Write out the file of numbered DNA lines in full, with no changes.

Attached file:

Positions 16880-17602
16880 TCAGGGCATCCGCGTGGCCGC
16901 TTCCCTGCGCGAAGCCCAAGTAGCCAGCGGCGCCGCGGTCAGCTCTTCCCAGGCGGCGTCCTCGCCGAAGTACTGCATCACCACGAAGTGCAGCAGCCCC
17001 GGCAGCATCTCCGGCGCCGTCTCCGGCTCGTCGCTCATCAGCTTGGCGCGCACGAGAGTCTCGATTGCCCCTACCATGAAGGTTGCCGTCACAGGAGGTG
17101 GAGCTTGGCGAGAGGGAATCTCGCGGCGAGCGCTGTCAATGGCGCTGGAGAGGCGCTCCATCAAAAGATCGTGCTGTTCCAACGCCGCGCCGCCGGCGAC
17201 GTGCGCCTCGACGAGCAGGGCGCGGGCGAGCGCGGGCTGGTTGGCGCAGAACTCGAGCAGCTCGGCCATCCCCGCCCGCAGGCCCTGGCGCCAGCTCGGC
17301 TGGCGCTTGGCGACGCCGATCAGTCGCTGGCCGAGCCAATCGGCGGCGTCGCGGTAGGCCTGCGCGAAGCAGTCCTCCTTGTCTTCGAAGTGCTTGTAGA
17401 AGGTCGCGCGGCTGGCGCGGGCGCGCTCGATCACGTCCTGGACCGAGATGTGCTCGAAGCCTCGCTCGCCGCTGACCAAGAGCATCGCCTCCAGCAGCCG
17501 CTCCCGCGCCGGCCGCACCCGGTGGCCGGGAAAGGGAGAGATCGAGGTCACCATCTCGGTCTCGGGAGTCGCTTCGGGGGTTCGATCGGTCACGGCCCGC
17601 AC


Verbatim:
Positions 16880-17602
16880 TCAGGGCATCCGCGTGGCCGC
16901 TTCCCTGCGCGAAGCCCAAGTAGCCAGCGGCGCCGCGGTCAGCTCTTCCCAGGCGGCGTCCTCGCCGAAGTACTGCATCACCACGAAGTGCAGCAGCCCC
17001 GGCAGCATCTCCGGCGCCGTCTCCGGCTCGTCGCTCATCAGCTTGGCGCGCACGAGAGTCTCGATTGCCCCTACCATGAAGGTTGCCGTCACAGGAGGTG
17101 GAGCTTGGCGAGAGGGAATCTCGCGGCGAGCGCTGTCAATGGCGCTGGAGAGGCGCTCCATCAAAAGATCGTGCTGTTCCAACGCCGCGCCGCCGGCGAC
17201 GTGCGCCTCGACGAGCAGGGCGCGGGCGAGCGCGGGCTGGTTGGCGCAGAACTCGAGCAGCTCGGCCATCCCCGCCCGCAGGCCCTGGCGCCAGCTCGGC
17301 TGGCGCTTGGCGACGCCGATCAGTCGCTGGCCGAGCCAATCGGCGGCGTCGCGGTAGGCCTGCGCGAAGCAGTCCTCCTTGTCTTCGAAGTGCTTGTAGA
17401 AGGTCGCGCGGCTGGCGCGGGCGCGCTCGATCACGTCCTGGACCGAGATGTGCTCGAAGCCTCGCTCGCCGCTGACCAAGAGCATCGCCTCCAGCAGCCG
17501 CTCCCGCGCCGGCCGCACCCGGTGGCCGGGAAAGGGAGAGATCGAGGTCACCATCTCGGTCTCGGGAGTCGCTTCGGGGGTTCGATCGGTCACGGCCCGC
17601 AC